An electrical motor largely comprises three different compositions of materials – magnetic conductors, electrical conductors, and insulation. Hans Tiismus admits that scientists completing something under laboratory conditions unfortunately does not mean that the discovery, invention, or new technology will reach the daily lives of people as a next step. ‘In principle, houses were printed about a hundred years ago but the process was still rather primitive,’ Tiismus said. ‘For printing to become a part of daily life, printing systems and methods for designing the printed items need a developmental leap.’

The speed of the process is no competition for the one of a production line

Ants Kallaste agrees that, in all honesty, 3D printing has still not been properly researched and there is no standard methodology for regulating it, the properties of materials are largely unknown, and for the most part, the necessary tools for solving specific tasks simply do not exist. Until they are created and scientists keep filling in gaps in our knowledge, technologies which have already taken root in everyday life are used in practice.

This does not mean that 3D printing is not developing in leaps and bounds. For example, materials scientists consider all possible composite materials which are available for 3D printing a broad research area.

The first metal printers were created about a decade ago, and now, we can say that these are pretty good at printing a single material. Currently, the Department of Electrical Power Engineering and Mechatronics of TalTech has two 3D metal printers – one can produce components with diameters up to 7 cm and the other one items with diameters up to 28 cm. The researchers dream of the department acquiring a metal printer in the near future, capable of handling several components.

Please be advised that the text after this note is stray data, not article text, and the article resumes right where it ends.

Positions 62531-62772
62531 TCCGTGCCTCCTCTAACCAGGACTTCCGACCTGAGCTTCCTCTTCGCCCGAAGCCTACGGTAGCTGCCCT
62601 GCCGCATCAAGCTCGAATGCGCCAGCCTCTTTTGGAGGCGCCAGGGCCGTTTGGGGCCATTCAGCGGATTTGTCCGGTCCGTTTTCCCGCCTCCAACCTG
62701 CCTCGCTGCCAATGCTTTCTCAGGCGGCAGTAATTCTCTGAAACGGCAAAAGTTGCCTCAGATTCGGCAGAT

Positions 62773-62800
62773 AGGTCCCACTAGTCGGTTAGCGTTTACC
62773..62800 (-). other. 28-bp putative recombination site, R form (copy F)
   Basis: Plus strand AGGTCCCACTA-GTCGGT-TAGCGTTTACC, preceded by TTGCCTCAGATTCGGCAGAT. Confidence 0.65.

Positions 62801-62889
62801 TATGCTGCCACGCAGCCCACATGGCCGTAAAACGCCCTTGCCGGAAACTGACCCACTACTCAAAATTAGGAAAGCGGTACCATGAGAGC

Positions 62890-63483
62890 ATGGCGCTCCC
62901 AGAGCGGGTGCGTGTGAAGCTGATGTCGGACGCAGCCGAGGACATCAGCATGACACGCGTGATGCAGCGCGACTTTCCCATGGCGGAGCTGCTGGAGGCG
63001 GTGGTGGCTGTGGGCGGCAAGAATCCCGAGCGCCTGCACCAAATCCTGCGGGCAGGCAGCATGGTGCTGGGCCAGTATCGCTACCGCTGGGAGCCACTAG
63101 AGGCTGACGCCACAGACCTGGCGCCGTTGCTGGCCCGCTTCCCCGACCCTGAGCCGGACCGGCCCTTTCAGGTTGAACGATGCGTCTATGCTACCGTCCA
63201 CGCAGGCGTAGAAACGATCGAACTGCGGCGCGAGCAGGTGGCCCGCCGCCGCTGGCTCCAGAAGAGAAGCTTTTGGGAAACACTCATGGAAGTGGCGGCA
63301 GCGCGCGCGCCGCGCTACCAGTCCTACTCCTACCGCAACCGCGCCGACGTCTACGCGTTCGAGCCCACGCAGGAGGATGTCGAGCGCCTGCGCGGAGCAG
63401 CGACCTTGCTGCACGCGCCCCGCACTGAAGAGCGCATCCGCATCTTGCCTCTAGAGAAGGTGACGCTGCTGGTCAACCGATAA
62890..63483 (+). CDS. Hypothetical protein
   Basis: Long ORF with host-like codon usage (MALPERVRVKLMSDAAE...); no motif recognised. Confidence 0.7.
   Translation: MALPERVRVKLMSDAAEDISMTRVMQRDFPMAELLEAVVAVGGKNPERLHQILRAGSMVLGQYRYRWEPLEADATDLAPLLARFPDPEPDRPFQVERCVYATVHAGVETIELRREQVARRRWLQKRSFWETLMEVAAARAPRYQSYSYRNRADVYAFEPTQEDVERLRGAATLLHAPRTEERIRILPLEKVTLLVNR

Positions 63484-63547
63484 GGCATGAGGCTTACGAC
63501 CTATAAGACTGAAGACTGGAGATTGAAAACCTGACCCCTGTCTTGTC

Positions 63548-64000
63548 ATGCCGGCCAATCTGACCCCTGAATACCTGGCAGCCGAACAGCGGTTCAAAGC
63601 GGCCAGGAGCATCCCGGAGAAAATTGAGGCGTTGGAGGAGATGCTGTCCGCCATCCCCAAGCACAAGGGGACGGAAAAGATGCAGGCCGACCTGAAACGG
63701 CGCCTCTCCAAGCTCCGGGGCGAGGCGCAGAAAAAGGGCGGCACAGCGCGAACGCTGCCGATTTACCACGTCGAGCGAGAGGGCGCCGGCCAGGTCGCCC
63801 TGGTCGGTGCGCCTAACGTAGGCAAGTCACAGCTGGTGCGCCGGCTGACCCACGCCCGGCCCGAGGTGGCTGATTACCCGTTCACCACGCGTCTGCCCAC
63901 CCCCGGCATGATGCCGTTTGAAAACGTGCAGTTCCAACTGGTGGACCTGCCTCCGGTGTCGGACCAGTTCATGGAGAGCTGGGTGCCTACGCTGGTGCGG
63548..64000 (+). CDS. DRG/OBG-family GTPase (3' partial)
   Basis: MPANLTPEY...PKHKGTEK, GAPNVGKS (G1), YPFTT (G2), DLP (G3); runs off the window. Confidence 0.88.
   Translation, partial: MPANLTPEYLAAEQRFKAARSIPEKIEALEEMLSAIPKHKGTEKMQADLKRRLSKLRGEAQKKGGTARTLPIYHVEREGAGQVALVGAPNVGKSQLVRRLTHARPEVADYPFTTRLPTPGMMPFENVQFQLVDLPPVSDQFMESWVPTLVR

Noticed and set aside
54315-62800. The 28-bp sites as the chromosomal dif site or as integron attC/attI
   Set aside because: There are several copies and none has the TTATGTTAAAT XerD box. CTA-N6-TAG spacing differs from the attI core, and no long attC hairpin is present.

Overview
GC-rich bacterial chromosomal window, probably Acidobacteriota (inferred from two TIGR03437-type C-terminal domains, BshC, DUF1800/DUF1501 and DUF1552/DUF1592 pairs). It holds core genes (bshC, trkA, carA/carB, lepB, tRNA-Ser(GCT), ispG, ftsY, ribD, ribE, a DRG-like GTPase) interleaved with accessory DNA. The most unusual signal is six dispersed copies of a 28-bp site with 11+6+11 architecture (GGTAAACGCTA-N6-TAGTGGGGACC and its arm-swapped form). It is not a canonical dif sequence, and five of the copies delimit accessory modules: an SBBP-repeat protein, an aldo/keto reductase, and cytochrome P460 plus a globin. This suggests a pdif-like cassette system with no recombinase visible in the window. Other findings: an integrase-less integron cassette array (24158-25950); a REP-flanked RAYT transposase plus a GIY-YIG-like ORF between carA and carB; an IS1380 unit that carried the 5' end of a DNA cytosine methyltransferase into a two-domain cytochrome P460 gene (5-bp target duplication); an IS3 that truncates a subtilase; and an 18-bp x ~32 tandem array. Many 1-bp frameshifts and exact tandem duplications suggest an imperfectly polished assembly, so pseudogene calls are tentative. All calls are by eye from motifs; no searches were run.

Energy efficiency and material savings are key words in favour of laser additive manufacturing. When assembling normal electrical motors, a large number of various tools, jigs, manual labour, etc. are needed – in contrast, quite a few work stages are skipped with a 3D printer. An engineer only needs to prepare a CAD file which is sent to the printer and the latter will print the object as specified in the file. At the same time, 3D printing cannot compete with a conveyor belt in a factory when it comes to the speed of producing large series of products, as the printers are relatively slow. A component is printed one layer at a time and the thickness of a layer that the laser adds to the item is 50 µm on average. For example, the printer that the researchers used took about 72 hours for printing the magnetic cores of the first prototype of a 50 W motor when conducting research for this doctorate thesis.

The efficiency of printed motors needs improvement

The efficiency of electric motors largely depends on two types of losses – hysteresis and eddy current losses. The first one is determined by the properties of the magnetic material of the machine, the second one is due to magnetic material conducting electricity. In regular electrical motors, isolated electrical steel is used for reducing eddy current losses. When only printing electrical steel without an insulating material, we get a monolithic magnetic core, leading to large eddy current losses.